For immediate release
September 5, 2017
Contact: Alexis Goldstein, email@example.com, 202-973-8005
The Department of Education’s decision to end information sharing with the Consumer Financial Protection Bureau (CFPB) is a betrayal of students and a boon to loan servicers with a history of preying on those students. The Department terminated a memorandum of understanding (MOU) with the Bureau that was put in place to ensure coordination between the agencies so that students with complaints about private education or Federal student loans got the assistance they needed. DeVos also decided to end cooperation with the Bureau regarding the oversight of student financial services, such as supervision of loan servicers.
“Rather than collaborating to get more relief to students who’ve fallen prey to industry scams, and to prevent future abuses, DeVos has chosen to make oversight more difficult and accountability harder to come by,” said Alexis Goldstein, AFR’s Senior Policy Analyst.
The Bureau has long been on the forefront of working to ensure servicers like Navient, who’ve illegally overcharged Americans, including members of the military, are held accountable; the Bureau sued Navient earlier this year for illegally steering struggling borrowers toward paying more than they had to on their loans. And past coordination between the Department of Education and the Consumer Bureau has, to name just one example, helped to secure $480 million in relief for Corinthian students who were targeted with a predatory private loan program. DeVos’s decision is not just an abdication of responsibility, it’s yet another move that shows the Department choosing to act in the interests of big student loan servicers instead of students and borrowers.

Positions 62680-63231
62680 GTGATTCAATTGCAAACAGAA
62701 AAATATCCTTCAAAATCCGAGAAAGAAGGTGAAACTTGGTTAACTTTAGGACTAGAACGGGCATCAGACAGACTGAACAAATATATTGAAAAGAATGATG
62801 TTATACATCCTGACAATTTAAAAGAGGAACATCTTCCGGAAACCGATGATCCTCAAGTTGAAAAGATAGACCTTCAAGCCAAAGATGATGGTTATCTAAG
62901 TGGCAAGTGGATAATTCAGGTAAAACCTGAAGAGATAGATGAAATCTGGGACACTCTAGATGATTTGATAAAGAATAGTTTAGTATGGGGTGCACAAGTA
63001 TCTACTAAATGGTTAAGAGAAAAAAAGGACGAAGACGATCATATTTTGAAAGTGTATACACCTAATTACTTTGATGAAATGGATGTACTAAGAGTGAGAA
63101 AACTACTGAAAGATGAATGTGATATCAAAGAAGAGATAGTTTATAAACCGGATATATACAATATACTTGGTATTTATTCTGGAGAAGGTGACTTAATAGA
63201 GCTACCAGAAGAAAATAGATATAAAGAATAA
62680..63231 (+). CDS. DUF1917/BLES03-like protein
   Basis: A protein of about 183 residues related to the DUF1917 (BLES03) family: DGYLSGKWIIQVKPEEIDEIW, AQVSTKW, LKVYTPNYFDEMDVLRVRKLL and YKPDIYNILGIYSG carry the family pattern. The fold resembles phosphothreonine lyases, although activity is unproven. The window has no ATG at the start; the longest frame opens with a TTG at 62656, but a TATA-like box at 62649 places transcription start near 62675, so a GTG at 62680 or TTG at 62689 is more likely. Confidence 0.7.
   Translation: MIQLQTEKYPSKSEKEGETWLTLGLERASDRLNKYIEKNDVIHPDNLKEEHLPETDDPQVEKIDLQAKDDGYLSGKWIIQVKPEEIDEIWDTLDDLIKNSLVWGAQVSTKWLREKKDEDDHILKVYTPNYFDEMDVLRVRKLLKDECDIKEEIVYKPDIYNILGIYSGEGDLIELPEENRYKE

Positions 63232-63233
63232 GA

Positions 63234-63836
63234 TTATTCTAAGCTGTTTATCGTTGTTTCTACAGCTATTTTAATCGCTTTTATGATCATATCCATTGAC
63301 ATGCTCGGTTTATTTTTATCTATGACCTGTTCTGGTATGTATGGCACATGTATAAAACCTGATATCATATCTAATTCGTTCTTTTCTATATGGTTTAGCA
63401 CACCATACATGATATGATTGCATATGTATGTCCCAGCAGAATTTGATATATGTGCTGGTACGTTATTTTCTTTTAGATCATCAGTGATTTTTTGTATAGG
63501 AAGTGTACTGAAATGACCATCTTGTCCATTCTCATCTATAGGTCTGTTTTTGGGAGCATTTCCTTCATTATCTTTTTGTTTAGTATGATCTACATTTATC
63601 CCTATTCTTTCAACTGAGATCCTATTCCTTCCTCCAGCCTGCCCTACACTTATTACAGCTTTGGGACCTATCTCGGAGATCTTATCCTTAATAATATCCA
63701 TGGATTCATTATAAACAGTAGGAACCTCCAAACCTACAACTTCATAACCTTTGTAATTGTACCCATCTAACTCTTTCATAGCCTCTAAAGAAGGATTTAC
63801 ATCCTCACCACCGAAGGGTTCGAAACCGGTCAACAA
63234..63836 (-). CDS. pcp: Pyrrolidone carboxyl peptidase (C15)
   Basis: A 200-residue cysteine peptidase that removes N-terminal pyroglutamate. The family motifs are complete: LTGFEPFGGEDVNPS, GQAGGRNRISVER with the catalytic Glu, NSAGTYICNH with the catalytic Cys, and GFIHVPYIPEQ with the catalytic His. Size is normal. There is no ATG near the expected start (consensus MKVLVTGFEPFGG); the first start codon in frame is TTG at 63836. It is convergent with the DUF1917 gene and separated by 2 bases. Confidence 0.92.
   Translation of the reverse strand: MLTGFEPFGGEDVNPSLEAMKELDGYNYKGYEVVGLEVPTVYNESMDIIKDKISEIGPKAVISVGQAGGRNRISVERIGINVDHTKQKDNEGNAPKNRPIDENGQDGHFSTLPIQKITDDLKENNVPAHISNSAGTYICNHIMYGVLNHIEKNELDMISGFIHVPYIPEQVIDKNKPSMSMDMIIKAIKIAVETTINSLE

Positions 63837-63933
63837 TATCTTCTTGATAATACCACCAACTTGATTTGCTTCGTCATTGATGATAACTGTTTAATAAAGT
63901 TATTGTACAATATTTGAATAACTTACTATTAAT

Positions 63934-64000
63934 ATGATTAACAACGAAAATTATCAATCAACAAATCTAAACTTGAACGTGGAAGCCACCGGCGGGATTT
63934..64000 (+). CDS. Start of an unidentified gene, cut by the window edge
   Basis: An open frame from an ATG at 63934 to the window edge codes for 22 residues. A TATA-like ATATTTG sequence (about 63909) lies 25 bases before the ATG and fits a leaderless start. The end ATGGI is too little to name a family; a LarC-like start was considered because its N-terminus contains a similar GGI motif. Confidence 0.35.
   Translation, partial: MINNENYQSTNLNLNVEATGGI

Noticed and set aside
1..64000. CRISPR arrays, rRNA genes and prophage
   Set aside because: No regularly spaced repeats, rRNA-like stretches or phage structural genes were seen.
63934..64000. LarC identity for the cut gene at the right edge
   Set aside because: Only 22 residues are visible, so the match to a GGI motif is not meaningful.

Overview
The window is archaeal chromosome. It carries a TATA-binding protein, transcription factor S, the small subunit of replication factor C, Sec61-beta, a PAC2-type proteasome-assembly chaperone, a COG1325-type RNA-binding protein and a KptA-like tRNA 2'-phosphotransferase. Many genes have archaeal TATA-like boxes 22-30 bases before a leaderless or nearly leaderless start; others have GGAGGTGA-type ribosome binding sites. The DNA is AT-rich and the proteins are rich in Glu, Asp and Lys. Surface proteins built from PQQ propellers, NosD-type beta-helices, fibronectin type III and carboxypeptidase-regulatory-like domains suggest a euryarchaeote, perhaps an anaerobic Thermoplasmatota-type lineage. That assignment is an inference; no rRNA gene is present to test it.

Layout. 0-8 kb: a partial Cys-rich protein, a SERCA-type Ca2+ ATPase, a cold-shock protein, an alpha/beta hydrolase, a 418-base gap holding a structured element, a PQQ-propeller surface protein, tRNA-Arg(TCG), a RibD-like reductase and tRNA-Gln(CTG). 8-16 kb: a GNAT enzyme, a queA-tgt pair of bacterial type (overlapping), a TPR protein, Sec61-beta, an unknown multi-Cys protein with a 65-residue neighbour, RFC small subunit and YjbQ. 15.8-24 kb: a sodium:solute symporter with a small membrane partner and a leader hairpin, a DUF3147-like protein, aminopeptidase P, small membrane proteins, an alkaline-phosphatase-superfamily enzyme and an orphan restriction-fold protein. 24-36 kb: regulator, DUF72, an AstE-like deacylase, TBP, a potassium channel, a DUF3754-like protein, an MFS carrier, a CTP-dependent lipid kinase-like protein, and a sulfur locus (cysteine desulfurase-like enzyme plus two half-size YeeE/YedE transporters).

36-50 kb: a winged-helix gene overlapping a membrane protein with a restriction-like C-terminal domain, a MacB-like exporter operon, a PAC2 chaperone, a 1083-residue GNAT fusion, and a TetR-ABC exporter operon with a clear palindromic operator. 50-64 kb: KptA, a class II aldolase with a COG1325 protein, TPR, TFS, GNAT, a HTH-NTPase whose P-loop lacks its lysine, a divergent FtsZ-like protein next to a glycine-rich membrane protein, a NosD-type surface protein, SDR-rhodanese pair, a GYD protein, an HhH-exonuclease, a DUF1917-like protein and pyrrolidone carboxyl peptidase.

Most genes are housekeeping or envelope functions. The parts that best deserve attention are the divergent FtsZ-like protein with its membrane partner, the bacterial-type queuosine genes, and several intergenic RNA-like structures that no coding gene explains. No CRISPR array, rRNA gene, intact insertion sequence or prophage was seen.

This action by Secretary DeVos not only abdicates the Department’s responsibility to protect students, it also defies Congress, as the complaint-sharing MOU was specifically required by Dodd-Frank. And the news comes on the heels of another decision by the Department to favor for-profit entities over students, as it tapped former DeVry official Julian Schmoke Jr. to head the Department’s enforcement unit, despite his having no background in law enforcement or investigations.